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The Allocation Ranking Fallacy

Why Allocation Rankings mean everything - and nothing - to teams in Major League Soccer.

Dan Hamilton-USA TODAY Sports

Jozy Altidore coming back to Major League Soccer was not surprising. Long rumored to be headed back to the states after a six year stint in Europe, Altidore signed with Toronto FC last Friday. If only it were really that simple.

MLS is a league of many rules.

Ostensibly, all rules are meant to prevent the franchises from competing against one another. Since player rights are owned by Major League Soccer, it makes sense that the league would prevent clubs from engaging in a bidding war against one another over the services of a player. Most times this works well, with the player agreeing to play with MLS for a set amount of money per season and the clubs offering the other clubs fair market compensation for said player, be it another player, draft picks, allocation money, international slots, et cetera.

For players that come in to MLS from abroad, there are several mechanisms that are used to determine what team that player goes to. The first mechanism listed on Major League Soccer's Roster Rules and Regulations page is the Allocation Ranking mechanism. The rule states:

The allocation ranking is the mechanism used to determine which MLS club has first priority to acquire a U.S. National Team player who signs with MLS after playing abroad, or a former MLS player who returns to the League after having gone to a club abroad for a transfer fee.* The allocation rankings may also be used in the event two or more clubs file a request for the same player on the same day when the discovery period opens in December. The allocations will be ranked in reverse order of finish for the 2013 season, taking playoff performance into account.
Once the club uses its allocation ranking to acquire a player, it drops to the bottom of the list.  A ranking can be traded, provided that part of the compensation received in return is the other club’s ranking. At all times, each club is assigned one ranking. The rankings reset at the end of each MLS League season.
*Designated Players of a certain threshold – as determined by the League – are not subject to allocation ranking.

There are some immediate things that stand out with this wording. First, nothing defines what constitutes a U.S. National Team player. Obviously someone on the current roster would count. What about someone in the player pool though? Does a player who attended a USMNT camp but didn't actually play count?  Would someone who hasn't featured for the team in a year or two still count?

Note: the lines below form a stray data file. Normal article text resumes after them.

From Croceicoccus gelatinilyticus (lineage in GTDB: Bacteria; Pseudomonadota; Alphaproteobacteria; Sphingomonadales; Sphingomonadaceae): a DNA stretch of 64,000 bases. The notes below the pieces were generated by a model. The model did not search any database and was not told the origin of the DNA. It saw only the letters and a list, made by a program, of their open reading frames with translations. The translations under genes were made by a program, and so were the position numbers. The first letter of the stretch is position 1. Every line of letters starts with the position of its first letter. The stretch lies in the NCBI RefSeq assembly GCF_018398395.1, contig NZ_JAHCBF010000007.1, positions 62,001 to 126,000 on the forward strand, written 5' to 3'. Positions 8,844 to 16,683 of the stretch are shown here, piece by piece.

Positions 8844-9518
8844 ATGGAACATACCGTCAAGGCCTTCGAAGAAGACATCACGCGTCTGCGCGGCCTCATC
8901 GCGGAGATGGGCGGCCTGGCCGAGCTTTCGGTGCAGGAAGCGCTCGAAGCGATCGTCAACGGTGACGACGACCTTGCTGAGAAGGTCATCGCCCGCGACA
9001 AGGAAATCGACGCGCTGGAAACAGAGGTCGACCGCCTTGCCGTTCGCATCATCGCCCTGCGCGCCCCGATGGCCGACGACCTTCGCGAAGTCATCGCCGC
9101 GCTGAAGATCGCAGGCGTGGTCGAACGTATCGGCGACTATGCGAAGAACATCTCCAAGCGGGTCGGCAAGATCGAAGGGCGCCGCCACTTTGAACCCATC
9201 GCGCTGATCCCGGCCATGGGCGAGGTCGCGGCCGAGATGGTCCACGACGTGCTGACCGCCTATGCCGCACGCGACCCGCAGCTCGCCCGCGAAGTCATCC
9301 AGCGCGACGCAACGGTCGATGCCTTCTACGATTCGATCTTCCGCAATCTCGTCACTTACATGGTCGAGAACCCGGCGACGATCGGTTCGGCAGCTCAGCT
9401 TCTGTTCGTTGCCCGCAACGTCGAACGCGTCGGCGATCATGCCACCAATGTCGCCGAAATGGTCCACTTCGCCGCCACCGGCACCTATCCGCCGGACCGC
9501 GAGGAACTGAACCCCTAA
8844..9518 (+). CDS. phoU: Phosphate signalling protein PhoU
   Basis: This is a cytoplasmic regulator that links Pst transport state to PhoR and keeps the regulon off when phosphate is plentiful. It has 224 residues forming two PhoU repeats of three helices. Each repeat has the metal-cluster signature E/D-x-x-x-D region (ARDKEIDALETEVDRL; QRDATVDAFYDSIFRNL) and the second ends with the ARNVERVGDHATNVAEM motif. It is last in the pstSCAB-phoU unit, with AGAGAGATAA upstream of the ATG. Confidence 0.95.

The second thing - and perhaps the most cause for confusion - is the part in italics at the bottom regarding "Designated Players of a certain threshold". The wording on that seems intentionally vague and open to interpretation. This rule was added when Clint Dempsey made his return to MLS in 2013, allowing Dempsey to circumvent the allocation ranking and go directly to the Seattle Sounders. There is no set number where that threshold is, so it wouldn't be difficult to adjust that as the league see fit.

Since Altidore doesn't seem to fall above that threshold, so he would be subject to the allocation ranking. And since the Montreal Impact were tops of the Allocation Ranking, Altidore would naturally go there right?

Not so fast. Altidore's reported C$6 million salary effectively priced out Montreal, as well as the San Jose Earthquakes, LA Galaxy, Chicago Fire, and Houston Dynamo. That begs the question: If salary is an obstacle for a team high in the Allocation Ranking signing a player, then what's the point of having this mechanism in the first place? Since the Allocation Rankings are reset at the beginning of the season to allow the worst teams the first option to acquire a player, what's the point if the player prices himself out of reach of the have-nots (Montreal, San Jose, Chicago, Houston, and most other teams) and becomes the exclusive property of the haves (Toronto, Los Angeles,New York Red Bulls, New York City FC, and Seattle)?

What can be done to bring parity to a league that touts parity as one of its strong points?

A better way might be to have the player's rights given to the team in the first available Allocation Ranking slot, leaving that team to either sign the player or deal the player to whichever team wants his services. This way the club who should get the player will at least get something out of it all. Montreal could have gotten a player, allocation money, draft picks, an international slot - something from Toronto for them refusing to exercise their option on Altidore.

One possible drawback would be where a club held a player's rights and wasn't willing or able to deal them. The Herculez Gomez situation with Sporting Kansas City is a prime example. Since Gomez left MLS after receiving a "bona fide" offer from the Kansas City Wizards, SKC still holds his rights - even though he's been playing in Mexico for half a decade now.

So does the Allocation Ranking mechanism serve its purpose? Does it reward the rich, underperforming teams - the ones who need the least help in acquiring quality USMNT talent? It seems that under the current Collective Bargaining Agreement setup, these sorts of anomalies will surely continue to happen. In the absence of true free agency, these situations only serve to further the divide between the haves and have-nots - both players and teams alike. So what are some solutions that MLS and the Player's Union should consider? Let us know in the comments section below!